Andrew Amadi: This is what it will take to create a sustainable future
What you need to know:
- Africa produces less than two per cent of global emissions. Even if we switched to renewable energy by 100 per cent and planted trees on the entire continent, it may not have a real impact.
- However, if we choose a direction of development that has a high carbon footprint, it will have a huge impact.
- That is why adaptation is important. The reason why people do not have food in the semi-arid regions of Kenya is that there is no water.
Andrew Amadi is a chemical and process engineer and a certified energy manager. He has over 15 years of experience in the energy sector. For the last 10 years, he has worked as an expert exclusively in environment, renewable energy and energy efficiency related sectors.
His work includes the carrying out of energy audits, setting an Energy Service Company (ESCOs), development and implementation of energy efficiency projects using the performance based contract approach, measurement and verification (M&V) of energy savings and the development of sustainable energy policies for public and private sectors.
He holds a BSc in chemical engineering from the Lomonosov Moscow State Academy of Fine Chemical Technology (MITHT).
Do you have a typical work day or week? What does it look like?
On a typical week, my work revolves around corporate governance, strategic planning, advocacy, and fundraising. I diarise all my engagements religiously, and this guides the number of meetings I attend, and what I prioritise on my calendar. The bottom line is that everything I do must be aligned to the productive use of renewable energy for food security.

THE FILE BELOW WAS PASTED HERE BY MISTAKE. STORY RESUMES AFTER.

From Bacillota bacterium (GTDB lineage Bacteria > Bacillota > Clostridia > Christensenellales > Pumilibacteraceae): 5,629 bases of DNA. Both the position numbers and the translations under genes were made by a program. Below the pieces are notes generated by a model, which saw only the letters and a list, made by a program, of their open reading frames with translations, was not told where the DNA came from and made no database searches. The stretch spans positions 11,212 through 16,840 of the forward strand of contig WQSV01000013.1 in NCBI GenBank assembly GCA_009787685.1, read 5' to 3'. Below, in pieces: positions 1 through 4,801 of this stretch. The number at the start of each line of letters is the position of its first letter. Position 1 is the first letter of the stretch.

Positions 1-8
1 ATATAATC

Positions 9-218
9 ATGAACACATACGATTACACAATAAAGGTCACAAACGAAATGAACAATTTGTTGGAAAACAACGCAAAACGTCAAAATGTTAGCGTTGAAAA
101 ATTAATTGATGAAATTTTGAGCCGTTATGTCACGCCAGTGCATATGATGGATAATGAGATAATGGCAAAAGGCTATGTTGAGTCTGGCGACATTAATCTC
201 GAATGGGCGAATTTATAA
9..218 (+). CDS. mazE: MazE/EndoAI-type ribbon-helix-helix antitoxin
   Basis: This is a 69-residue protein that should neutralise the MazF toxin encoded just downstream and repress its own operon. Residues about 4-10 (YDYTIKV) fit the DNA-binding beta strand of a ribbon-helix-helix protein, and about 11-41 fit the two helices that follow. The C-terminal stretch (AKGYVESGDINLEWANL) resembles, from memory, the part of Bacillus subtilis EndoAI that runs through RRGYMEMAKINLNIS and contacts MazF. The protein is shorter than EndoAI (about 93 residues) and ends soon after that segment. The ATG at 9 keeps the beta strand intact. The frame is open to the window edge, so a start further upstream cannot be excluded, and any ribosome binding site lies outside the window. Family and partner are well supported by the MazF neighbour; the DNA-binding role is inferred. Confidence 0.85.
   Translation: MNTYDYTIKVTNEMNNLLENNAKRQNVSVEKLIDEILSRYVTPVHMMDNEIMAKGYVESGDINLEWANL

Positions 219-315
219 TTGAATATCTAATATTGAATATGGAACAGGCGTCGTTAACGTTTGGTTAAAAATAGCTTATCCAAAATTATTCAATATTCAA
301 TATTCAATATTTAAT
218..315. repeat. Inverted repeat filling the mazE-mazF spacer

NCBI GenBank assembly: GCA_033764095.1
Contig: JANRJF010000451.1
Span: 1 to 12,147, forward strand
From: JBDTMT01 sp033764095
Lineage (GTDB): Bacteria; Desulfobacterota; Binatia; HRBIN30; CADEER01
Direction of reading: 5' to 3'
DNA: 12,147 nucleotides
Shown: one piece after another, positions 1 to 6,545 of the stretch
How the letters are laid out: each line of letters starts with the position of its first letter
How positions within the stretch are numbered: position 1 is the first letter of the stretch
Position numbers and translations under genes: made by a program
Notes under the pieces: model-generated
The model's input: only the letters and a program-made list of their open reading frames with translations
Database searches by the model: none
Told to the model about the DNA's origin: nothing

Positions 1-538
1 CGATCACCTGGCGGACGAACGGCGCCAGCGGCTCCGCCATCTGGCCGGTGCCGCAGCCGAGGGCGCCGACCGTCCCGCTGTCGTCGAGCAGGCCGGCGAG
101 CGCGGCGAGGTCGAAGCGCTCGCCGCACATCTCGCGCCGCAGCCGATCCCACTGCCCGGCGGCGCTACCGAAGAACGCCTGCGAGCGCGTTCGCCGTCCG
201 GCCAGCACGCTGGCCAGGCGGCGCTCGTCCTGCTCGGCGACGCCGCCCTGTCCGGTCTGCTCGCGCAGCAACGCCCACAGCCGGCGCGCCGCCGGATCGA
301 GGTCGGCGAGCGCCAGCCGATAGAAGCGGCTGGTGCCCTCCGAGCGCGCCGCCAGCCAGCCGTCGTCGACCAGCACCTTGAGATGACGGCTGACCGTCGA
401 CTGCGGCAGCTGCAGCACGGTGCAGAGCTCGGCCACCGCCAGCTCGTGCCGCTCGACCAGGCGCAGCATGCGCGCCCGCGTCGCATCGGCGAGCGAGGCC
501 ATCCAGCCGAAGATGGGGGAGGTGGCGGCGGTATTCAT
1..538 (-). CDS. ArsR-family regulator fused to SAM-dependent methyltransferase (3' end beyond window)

What attracted you to work in the renewable energy sector?
The price of petrol. When I was in high school many years ago, the gulf war broke out and the price of petrol shot up. I asked myself, "Is there an alternative to petrol?" "Can you make petrol from something that we have in abundance?" I thought of grass. That became my science congress project. The research led me to meet a chemical engineer, who explained how to do it. That was where I got the interest to study chemical engineering. I worked in the petroleum sector, and I did some work in the environment within the petroleum sector, which led me to renewable energy. Since 2007, I have worked exclusively in energy efficiency and renewable energy.
In what ways does your organisation work towards adaptation of climate change solutions?
Africa produces less than two per cent of global emissions. Even if we switched to renewable energy by 100 per cent and planted trees on the entire continent, it may not have a real impact. However, if we choose a direction of development that has a high carbon footprint, it will have a huge impact. That is why adaptation is important. The reason why people do not have food in the semi-arid regions of Kenya is that there is no water. We need solar to pump water for adaptation, not so much mitigation. In 40 years, our impact on climate change will have become significant as we develop further as a continent. That is why mitigation is important.